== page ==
That’s ALMOST it!  There is one last little step that needs to be done before we hop into the code, and that is to save everything and then reload the solution (File -> Close Solution, then File -> Recent Projects -> …\SuperStinger.sln).  We do this to work around what I assume is a bug in nFringe.  If you try to build your solution prior to reloading it, you will get the following error:

The “Ucc” task was not given a value for the required parameter “UccPath”.

NOTE:  If you want to use Visual Studio’s ‘Class View’ window with the UT3 Source,  you will need to open one of the files in ‘Reference Source’ folder before the ‘Class View’ will populate.

Making the Super Stinger

Lets right click on the SuperStinger project again, and point to Add -> New Item.  Select ‘UT3 Weapon’ for the template, and give it the name ‘UTWeap_SuperStinger’.  Click ‘Add’.

Add New UT3 Weapon ClassNow, in the ‘Solution Explorer’ on the right, you will see a few new files.  Open up the UTWeap_SuperStinger.uc file by simply double-clicking on it.  Inside, you will find the following code:

class UTWeap_SuperStinger extends UTWeap_Enforcer;
 
DefaultProperties
{
}

The first thing I want you to notice is the DefaultProperties section.  This section allows to set the properties that our base class will use, and this is where we will be making our changes to the Stinger.  But first, it looks like our new weapon is inheriting off of the puny Enforcer.  Well, since we want to make a killer gun based off of the Stinger, we will change this to inherit from ‘UTWeap_Stinger’.

Now, this isn’t simply a guess for what to inherit off of.  If you want to see a list of the weapon classes available, all you need to do is expand the ‘Reference Source’ folder in your solution explorer, and then expand the ‘UTGame’ package.  All of the hand-held weapons are prefixed with ‘UTWeap_…’, so just scroll down until you get to that section and you will see the options that we can use for our base class.  In fact, go ahead and open up the UTWeap_Stinger class. 🙂  You will notice that the Stinger class is inheriting off of the UTWeapon class, and that class is holding all of the properties we want to reset.  If you want to look at the contents of the UTWeapon class, just right click on UTWeapon, and then click ‘Go To Definition’.  This will open up the class without you having to go find it in the solution explorer manually (though if you wanted to, its only a few items down the list from the Stinger class).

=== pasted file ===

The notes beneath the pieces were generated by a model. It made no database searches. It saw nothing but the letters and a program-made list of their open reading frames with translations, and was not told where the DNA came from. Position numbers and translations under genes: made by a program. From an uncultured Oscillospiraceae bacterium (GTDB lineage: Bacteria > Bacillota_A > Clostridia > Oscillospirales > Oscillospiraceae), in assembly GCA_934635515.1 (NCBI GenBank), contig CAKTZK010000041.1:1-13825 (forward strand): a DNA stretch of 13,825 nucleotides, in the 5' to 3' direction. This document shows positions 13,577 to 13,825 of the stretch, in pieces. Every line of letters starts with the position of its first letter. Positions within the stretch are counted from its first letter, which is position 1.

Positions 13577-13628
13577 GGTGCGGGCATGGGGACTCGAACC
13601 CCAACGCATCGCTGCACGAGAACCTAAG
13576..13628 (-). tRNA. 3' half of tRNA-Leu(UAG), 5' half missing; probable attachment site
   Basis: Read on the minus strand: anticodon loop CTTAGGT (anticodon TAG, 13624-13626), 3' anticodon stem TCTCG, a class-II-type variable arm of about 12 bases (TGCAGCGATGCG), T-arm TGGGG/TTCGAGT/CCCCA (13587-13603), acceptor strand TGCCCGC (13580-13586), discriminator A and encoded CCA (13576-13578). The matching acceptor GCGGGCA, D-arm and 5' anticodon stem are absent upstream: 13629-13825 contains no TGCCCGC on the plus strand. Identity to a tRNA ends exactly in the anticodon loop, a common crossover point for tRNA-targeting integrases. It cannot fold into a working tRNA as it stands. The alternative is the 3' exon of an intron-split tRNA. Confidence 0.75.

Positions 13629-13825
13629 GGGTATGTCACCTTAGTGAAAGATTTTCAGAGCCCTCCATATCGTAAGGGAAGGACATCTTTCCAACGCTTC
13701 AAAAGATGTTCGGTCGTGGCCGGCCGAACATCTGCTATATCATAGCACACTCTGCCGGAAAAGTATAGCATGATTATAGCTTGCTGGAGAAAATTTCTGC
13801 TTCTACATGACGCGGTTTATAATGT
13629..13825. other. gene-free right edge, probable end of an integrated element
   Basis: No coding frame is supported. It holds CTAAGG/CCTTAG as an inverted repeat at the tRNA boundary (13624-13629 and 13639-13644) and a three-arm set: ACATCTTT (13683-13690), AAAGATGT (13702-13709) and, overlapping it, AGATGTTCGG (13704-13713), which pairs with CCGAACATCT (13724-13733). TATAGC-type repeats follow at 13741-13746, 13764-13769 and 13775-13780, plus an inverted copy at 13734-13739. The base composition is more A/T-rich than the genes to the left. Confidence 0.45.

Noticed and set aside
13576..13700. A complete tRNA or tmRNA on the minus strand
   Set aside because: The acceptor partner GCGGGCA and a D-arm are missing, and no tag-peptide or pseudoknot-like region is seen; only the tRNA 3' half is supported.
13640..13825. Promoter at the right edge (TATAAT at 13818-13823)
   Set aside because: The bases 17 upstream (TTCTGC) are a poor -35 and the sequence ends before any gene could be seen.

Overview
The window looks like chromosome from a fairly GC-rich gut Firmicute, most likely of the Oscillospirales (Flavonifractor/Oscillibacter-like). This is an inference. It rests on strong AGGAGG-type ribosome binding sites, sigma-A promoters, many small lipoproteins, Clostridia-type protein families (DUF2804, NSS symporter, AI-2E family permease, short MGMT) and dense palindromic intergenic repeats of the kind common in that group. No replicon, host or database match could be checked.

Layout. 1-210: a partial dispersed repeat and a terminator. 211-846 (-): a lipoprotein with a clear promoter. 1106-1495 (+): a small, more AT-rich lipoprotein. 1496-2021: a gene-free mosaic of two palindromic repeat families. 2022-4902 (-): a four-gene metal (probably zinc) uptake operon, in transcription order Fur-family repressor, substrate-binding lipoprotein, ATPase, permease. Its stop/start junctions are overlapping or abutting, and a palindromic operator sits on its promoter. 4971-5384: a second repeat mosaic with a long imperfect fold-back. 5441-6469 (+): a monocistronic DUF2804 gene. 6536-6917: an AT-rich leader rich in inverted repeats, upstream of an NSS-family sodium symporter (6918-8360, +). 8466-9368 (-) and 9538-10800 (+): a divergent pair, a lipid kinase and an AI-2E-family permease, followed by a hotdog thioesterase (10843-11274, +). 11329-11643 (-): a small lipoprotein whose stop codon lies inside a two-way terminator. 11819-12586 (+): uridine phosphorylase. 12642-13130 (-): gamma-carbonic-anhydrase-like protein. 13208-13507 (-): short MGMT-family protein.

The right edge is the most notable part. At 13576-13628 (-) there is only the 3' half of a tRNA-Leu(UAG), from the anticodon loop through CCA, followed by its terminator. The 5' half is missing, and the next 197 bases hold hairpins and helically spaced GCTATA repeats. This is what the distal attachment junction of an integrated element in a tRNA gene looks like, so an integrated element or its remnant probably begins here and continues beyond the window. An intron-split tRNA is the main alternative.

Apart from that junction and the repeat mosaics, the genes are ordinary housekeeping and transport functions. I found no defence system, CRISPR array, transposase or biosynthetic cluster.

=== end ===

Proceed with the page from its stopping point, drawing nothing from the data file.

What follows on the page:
Anyway, go back to the Stinger class, scroll down to the bottom and take a look at the DefaultProperties section.  This is much of what makes the Stinger, well, a Stinger.  You will see that the weapon has a series of arrays for firing ammunition.

FiringStatesArray(0)=WeaponWindUp
WeaponFireTypes(0)=EWFT_InstantHit
FireInterval(0)=+0.1
WarmupShots(0)=5
WindDownTime(0)=0.27
Spread(0)=0.0675
InstantHitDamage(0)=14
InstantHitDamageTypes(0)=class'UTDmgType_StingerBullet'
ShotCost(1)=2
 
FiringStatesArray(1)=WeaponFiring
WeaponFireTypes(1)=EWFT_Projectile
WeaponProjectiles(1)=class'UTProj_StingerShard'
WarmupShots(1)=1
FireInterval(1)=+0.28
WindDownTime(1)=0.33

The ‘0’ index is used for the primary fire, and the ‘1’ index is the secondary fire, however in the Stinger’s case, the primary fire uses an EWFT_InstantHit WeaponFireType, not a Projectile.  I can tell from looking at the secondary fire that available projectile classes will be prefixed with ‘UTProj_…’, and looking through my file list in the ‘Solution Explorer’, I find ‘UTProj_TankShell.uc’. 😀

Lets go back to our UTWeap_SuperStinger class now armed with this information.  We’ll update what the class inherits off of and then change the default secondary fire WeaponProjectile class.  Our class should now look like this:

class UTWeap_SuperStinger extends UTWeap_Stinger;
 
DefaultProperties
{
    // Heheheheheheh...  We make things go boom!
    WeaponProjectiles(1)=class'UTProj_TankShell'
}

Setting up our mutator

Now, in your ‘Solution Explorer’ on the right, find the SuperStinger.uc file and open it up.  This is our mutator class that the game will use to include the SuperStinger.  In here you will see the following code:

class SuperStinger extends UTMutator;
 
function InitMutator( string Options, out string ErrorMessage )
{
    super.InitMutator( options, ErrorMessage );
}
 
function bool CheckReplacement( Actor Other )
{
    // return true to keep this actor
    return true;
}
 
DefaultProperties
{
}